Okay, one thing you can do is look up ground driving, starting with one line in the round pen and then work with with two once they feel comfortable.

You can also do some gentle bonding away from the barn, via groundwork and taking a break and grazing. Lunging on a line away from the barn helps too. Basically make away from the barn stimulating and fun as well.

Also when she looks to the barn, do everything you can to drive her forward.. if she tries to look, half halt and take her in a few serpentines away from the barn. Or a nice lengthy trot. Just be careful.
You have always been so much help on here. Thank you!
     
    01-11-2012, 10:06 PM
  #6
Showing
Quote:
Originally Posted by LuckyRVT    
You have always been so much help on here. Thank you!
Well you're very welcome :) I try my best and my well behaved horse is a result of it. Thank you :)
     
    01-11-2012, 11:21 PM
  #7
Foal
I think it's a combination of further developing the relationship between you and her (not only making yourself part of her herd, but you being alpha mare ) and providing variety. Working more at the barn while having more fun time away (think treats and grooming at the end of the pasture instead of at the barn) helps. Don't immediately dismount at the barn either. That's reinforcement for her current behavior.

I just bought a little TWH who showed to be quite barn sour at his previous place. I have a paddock that all new horses go into for a few days before I'll turn them out with the herd. They can touch noses but they're not in the same pasture together. His behavior (constantly calling out to the other horses) tells me just how herd dependent he is. The constant neighing went on for two days. I felt sorry for him, almost put my mare in there with him but then thought "I don't want him bonding with her, I want him bonding with ME!" So I'm spending a lot of time with him and making myself his comfort. He's looking for a friend and I'm it.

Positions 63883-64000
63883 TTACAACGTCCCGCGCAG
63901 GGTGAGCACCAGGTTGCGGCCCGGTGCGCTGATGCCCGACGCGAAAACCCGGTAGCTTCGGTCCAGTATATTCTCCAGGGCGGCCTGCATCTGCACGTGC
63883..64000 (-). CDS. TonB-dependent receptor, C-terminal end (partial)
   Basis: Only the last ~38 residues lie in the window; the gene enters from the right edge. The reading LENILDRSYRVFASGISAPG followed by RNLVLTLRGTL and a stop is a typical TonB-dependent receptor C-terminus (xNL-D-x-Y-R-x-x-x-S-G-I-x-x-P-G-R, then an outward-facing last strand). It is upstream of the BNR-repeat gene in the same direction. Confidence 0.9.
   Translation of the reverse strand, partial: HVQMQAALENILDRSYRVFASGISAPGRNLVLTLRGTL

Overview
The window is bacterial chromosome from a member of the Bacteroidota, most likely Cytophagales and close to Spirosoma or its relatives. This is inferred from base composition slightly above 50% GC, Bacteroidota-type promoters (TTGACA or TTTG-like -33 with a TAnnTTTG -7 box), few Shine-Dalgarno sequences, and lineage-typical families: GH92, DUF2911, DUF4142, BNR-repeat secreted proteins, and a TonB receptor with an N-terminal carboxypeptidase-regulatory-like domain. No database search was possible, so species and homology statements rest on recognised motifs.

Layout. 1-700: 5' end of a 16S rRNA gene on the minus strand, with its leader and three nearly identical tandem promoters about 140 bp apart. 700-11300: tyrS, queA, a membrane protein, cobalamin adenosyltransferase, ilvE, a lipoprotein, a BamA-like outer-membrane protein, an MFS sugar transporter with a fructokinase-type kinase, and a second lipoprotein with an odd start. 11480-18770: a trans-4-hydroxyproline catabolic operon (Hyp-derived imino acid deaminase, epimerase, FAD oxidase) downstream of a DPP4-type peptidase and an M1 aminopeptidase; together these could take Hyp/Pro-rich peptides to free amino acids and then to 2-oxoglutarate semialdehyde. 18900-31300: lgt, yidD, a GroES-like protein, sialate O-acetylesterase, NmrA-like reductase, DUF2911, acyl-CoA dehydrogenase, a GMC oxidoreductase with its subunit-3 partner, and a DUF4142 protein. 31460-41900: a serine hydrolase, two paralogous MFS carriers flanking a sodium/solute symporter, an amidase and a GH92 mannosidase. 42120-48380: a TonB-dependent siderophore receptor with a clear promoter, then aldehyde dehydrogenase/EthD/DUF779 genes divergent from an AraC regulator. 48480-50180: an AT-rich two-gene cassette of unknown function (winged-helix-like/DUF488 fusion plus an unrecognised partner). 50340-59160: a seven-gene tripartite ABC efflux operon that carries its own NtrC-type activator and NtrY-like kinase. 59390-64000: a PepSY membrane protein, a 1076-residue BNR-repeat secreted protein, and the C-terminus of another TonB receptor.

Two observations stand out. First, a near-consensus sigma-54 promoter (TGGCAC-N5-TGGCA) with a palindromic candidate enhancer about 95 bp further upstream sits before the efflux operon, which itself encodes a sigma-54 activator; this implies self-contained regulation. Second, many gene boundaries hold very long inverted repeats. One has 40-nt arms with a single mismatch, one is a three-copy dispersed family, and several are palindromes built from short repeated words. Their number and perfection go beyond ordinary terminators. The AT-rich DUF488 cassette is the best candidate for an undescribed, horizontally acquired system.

Today was a lot better and he started nickering and neighing when he saw me come out to the barn. I'm going to take advantage of this and keep him in there at least through the weekend...if he keeps improving. I'm working him some, asking him to back, yield, etc each day while also just spending some quality time with him. I've never had one this bad before so I'm hoping that this tactic will help jump start working on this issue.
     
    01-12-2012, 03:14 PM
  #8
Weanling
I have to agree with RockinD, Look at it from your horse's perspective, where does she get the most rest and comfort where do you "argue" with her the most? If it is uncomfortable for her either physically(work) or emotionally(worried) to be away from the barn of course she is going to want to be at the barn where she spends most of her day relaxing. So I would concentrate on doing as much of my lesson as close to the barn as I can(circumstances permitting) and when she has earned a reward take her away from the barn as a relaxing reward time.

Also, if she is dictating to you where she wants to be, she is not looking to you as her leader, she may need you to be firmer, or she could be needing you to be softer. You will probably have to figure out which she needs by trial and error, see which she responds to better. I usually start by being more compassionate and soft with my horse, then if there is no improvement in the next 4-6 lessons then I ask my horse to put on his big boy panties and do as he is told. One way or the other I get the feed back I need to progress with his training.